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111th Congress Report
2d Session 111-278
Calendar No. 548
NATIONAL AERONAUTICS AND SPACE ADMINISTRATION AUTHORIZATION ACT OF 2010
R E P O R T
COMMITTEE ON COMMERCE, SCIENCE, AND TRANSPORTATION
August 5, 2010.--Ordered to be printed
SENATE COMMITTEE ON COMMERCE, SCIENCE, AND TRANSPORTATION
one hundred eleventh congress
JOHN D. ROCKEFELLER IV, West Virginia, Chairman
DANIEL K. INOUYE, Hawaii KAY BAILEY HUTCHISON, Texas
JOHN F. KERRY, Massachusetts OLYMPIA J. SNOWE, Maine
BYRON L. DORGAN, North Dakota JOHN ENSIGN, Nevada
BARBARA BOXER, California JIM DeMINT, South Carolina
BILL NELSON, Florida JOHN THUNE, South Dakota
MARIA CANTWELL, Washington ROGER F. WICKER, Mississippi
FRANK R. LAUTENBERG, New Jersey GEORGE S. LeMIEUX, Florida
MARK PRYOR, Arkansas JOHNNY ISAKSON, Georgia
CLAIRE McCASKILL, Missouri DAVID VITTER, Louisiana
AMY KLOBUCHAR, Minnesota SAM BROWNBACK, Kansas
TOM UDALL, New Mexico MIKE JOHANNS, Nebraska
MARK WARNER, Virginia
MARK BEGICH, Alaska
Ellen Doneski, Staff Director
James Reid, Deputy Staff Director
Bruce Andrews, General Counsel
Ann Begeman, Republican Staff Director
Brian Hendricks, Republican General Counsel
Todd Bertoson, Republican Senior Counsel
111th Congress Report
2d Session 111-278
NATIONAL AERONAUTICS AND SPACE ADMINISTRATION AUTHORIZATION ACT OF 2010
August 5, 2010.--Ordered to be printed
Mr. Rockefeller, from the Committee on Commerce, Science, and
Transportation, submitted the following
[To accompany S. 3729]
The Committee on Commerce, Science, and Transportation
reports favorably an original bill to authorize the programs of
the National Aeronautics and Space Administration for fiscal
years 2011 through 2013, and for other purposes, and recommends
that the bill do pass.
Purpose of the Bill
The purpose of the National Aeronautics and Space
Administration Authorization Act of 2010 is to authorize the
agency's programs for fiscal years 2011 through 2013. The
legislation would establish a balanced programmatic portfolio
across the agency while providing specific direction on a
number of issues related to human space flight and space
Background and Needs
The National Aeronautics and Space Administration (NASA) was
established in 1958 and is responsible for the nation's civil
space program. NASA provides U.S. leadership in science and
engineering by undertaking missions to challenge the brightest
minds and stimulate the highest degree of precision and
technical excellence in the commercial and industrial sectors.
Among the agency's flagship programs, human space exploration
began with Project Mercury in 1959 and extends through today's
Space Shuttle and International Space Station (ISS) programs.
NASA also provides opportunities for groundbreaking research
and applications in aeronautics, communications,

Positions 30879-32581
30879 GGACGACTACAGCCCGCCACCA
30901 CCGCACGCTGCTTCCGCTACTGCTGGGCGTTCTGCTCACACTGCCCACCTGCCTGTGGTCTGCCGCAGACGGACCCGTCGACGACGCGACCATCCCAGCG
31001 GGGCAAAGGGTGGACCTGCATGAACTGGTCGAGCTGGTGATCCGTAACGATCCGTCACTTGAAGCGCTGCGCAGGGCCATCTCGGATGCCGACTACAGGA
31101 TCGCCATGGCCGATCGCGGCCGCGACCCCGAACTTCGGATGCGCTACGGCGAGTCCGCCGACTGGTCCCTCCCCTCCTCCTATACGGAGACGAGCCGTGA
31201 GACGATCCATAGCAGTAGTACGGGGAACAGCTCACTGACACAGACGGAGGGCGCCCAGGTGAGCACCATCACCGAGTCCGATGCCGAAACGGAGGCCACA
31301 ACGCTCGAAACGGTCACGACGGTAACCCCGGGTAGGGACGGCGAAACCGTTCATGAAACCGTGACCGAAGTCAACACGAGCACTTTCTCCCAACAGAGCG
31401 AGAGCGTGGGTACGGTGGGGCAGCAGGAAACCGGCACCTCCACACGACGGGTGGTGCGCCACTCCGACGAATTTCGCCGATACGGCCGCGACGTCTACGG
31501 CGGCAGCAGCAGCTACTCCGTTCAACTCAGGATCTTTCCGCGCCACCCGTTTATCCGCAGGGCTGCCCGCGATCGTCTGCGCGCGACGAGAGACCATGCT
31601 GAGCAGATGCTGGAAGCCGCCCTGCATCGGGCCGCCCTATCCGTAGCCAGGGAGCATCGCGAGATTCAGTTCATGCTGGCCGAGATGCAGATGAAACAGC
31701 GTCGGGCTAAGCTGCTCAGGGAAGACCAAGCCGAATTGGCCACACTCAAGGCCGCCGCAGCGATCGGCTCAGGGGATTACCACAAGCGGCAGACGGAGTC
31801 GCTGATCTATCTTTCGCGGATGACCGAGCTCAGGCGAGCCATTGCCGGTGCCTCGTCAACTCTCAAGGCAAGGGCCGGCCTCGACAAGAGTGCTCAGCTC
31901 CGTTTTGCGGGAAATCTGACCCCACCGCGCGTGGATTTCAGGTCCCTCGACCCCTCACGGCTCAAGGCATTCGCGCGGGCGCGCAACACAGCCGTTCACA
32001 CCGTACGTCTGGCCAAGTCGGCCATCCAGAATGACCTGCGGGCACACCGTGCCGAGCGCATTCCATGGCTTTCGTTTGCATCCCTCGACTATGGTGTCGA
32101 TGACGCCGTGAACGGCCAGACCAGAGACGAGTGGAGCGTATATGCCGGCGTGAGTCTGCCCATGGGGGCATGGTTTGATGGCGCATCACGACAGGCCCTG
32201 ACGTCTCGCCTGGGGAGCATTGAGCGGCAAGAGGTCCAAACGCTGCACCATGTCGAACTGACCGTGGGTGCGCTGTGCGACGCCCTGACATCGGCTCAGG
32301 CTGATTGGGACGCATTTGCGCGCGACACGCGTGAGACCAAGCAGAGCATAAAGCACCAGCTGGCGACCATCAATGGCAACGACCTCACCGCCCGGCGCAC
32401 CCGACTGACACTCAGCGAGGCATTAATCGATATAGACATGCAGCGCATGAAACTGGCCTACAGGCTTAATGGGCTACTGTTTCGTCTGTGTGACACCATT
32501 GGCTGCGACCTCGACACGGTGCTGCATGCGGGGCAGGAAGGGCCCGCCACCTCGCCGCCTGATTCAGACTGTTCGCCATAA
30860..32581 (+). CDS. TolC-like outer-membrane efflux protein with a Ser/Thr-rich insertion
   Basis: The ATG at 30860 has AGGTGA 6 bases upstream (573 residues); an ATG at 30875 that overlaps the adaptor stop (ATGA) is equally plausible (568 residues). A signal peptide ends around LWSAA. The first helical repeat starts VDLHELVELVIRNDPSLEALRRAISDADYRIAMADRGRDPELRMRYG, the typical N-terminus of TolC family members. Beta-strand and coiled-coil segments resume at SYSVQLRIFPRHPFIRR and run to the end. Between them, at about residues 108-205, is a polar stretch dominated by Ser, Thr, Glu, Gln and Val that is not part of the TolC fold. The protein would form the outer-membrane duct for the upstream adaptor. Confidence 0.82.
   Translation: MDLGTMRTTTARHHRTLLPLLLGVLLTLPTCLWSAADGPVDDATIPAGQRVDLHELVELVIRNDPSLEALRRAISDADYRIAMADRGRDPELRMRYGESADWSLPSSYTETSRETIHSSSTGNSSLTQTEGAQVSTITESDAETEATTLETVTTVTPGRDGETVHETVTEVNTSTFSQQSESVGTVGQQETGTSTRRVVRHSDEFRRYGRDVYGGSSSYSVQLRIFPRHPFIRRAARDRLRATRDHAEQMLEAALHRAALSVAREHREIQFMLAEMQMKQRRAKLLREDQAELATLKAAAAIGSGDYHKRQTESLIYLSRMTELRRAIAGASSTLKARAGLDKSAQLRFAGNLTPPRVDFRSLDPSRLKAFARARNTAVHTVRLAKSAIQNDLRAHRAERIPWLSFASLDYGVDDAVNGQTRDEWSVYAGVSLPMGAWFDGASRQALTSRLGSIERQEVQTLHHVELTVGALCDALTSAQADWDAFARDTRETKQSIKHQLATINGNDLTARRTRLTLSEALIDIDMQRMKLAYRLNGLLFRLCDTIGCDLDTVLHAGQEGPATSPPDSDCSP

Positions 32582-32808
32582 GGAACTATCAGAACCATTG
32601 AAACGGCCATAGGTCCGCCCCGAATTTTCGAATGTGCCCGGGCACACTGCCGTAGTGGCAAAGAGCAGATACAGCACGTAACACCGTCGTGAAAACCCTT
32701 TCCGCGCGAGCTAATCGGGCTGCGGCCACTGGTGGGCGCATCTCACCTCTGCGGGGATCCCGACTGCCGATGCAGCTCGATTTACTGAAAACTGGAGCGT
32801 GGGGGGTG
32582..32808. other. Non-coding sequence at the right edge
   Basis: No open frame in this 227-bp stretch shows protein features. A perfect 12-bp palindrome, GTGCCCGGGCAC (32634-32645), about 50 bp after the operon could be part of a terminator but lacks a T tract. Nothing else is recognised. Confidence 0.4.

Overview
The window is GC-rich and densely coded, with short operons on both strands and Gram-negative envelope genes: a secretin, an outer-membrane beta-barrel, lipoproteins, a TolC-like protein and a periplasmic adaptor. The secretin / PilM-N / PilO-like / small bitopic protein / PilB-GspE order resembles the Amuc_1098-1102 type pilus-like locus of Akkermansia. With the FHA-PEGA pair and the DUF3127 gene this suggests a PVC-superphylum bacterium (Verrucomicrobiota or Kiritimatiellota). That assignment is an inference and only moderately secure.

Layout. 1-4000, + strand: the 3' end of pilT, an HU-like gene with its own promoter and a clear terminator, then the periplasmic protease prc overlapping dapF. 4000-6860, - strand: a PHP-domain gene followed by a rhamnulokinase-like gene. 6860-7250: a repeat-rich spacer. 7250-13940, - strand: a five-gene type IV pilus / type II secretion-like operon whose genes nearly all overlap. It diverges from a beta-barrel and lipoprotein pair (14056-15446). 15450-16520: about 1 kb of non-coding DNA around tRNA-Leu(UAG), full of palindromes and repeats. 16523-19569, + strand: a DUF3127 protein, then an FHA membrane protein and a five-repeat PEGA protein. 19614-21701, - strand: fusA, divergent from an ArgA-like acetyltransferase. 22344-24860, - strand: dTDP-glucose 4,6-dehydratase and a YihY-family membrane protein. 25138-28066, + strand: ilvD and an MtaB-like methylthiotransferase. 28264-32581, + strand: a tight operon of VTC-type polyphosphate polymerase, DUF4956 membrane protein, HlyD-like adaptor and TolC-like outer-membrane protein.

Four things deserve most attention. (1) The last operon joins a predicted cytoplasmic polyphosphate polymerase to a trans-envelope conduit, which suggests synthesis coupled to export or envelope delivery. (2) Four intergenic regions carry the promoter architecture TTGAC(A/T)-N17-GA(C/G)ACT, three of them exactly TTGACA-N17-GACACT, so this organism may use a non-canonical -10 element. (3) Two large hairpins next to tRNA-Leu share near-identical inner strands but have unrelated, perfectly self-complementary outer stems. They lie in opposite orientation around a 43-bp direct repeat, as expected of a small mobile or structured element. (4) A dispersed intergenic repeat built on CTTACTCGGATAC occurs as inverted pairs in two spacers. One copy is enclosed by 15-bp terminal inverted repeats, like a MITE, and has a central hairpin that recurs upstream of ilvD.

transportation, Earth science, and other scientific and
With an average annual investment of less than one percent of
the total Federal budget, NASA's discoveries and
accomplishments are numerous and many address national needs.
For example, NASA's Earth observations yielded breaking news as
the GRACE (Gravity Recovery and Climate Experiment) satellite
uncovered startling depletions of groundwater reserves under
California and northwest India. NASA airborne radar
capabilities were rapidly mobilized to analyze deformation of
the fault lines after the devastating January 2010 earthquake
in Haiti, and NASA satellite images have been used to respond
to the Gulf of Mexico oil spill resulting from the April 20,
2010, Deepwater Horizon drilling rig explosion. The space
program has also provided hundreds of spinoff technologies that
support national security, public safety, and U.S. innovation
and global competitiveness, such as global positioning systems
(GPS), satellite radio, healthcare products including heart and
kidney pumps and LASIK eye surgical devices, and tactical
reconnaissance robots used in Iraq and Afghanistan.
The fiscal year (FY) 2010 President's budget request for NASA
announced the intention to establish an independent panel to
evaluate the country's strategy for human space exploration. In
May 2009, President Obama established the Review of U.S. Human
Space Flight Plans Committee (a.k.a. the Augustine Committee)
to conduct a review of ongoing U.S. human space flight plans
and programs to make sure that the United States is pursuing
the best trajectory for the future of human space flight--one
that is safe, innovative, affordable, and sustainable.
The Augustine Committee submitted their findings to the
President in September 2009. They determined that the current
exploration program of record--Constellation, with a planned
return to the Moon by 2020--had little chance of success within
current budget constraints and program requirements. The
Augustine Committee also observed that NASA had siphoned
funding from other important programs, such as robotic
exploration and technology development, in an attempt to keep
the other elements of the exploration program on track. They
recognized the value of the ISS for research and international
collaboration and suggested that the Administration consider
extending the ISS beyond 2015.
The President's FY 2011 budget request proposed a number of
significant changes in mission direction for NASA. The major
proposed changes included extension of the ISS from 2015
through at least 2020; significant investment in the commercial
space industry to develop crew transport to the ISS; the
cancellation of the Constellation program; aggressive